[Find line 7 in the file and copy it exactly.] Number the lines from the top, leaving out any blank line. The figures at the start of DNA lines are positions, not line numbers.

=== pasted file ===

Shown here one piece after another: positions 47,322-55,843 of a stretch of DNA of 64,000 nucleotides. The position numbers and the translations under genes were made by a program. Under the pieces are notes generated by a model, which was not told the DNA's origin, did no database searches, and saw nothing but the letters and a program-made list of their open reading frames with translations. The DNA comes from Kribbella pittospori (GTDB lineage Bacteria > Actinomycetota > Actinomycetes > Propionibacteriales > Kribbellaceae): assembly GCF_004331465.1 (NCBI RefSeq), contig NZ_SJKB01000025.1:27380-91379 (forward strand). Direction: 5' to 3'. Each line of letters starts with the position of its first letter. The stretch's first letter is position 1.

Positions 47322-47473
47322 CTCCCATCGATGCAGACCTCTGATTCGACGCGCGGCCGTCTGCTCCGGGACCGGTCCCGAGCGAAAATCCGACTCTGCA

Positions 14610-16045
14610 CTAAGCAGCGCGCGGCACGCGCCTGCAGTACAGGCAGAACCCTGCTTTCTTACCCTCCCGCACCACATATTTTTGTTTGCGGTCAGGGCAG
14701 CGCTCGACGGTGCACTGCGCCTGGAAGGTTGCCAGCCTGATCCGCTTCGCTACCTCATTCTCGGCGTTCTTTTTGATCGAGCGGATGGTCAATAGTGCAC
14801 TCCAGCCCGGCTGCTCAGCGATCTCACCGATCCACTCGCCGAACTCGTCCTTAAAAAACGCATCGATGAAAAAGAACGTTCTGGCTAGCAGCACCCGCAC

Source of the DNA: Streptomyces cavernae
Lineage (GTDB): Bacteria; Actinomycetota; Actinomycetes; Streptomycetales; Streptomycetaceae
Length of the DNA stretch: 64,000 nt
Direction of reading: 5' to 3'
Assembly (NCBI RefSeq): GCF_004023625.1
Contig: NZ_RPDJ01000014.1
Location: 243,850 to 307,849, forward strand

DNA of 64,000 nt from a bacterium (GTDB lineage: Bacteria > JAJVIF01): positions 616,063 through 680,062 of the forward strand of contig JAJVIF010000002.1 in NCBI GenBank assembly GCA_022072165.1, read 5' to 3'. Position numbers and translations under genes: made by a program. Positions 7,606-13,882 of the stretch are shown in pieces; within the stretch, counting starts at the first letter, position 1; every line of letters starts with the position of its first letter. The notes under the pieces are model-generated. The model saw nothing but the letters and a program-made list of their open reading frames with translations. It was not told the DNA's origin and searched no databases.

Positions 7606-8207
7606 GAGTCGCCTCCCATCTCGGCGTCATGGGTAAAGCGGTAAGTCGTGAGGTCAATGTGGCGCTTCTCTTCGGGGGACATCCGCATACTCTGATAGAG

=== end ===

14801 TCCAGCCCGGCTGCTCAGCGATCTCACCGATCCACTCGCCGAACTCGTCCTTAAAAAACGCATCGATGAAAAAGAACGTTCTGGCTAGCAGCACCCGCAC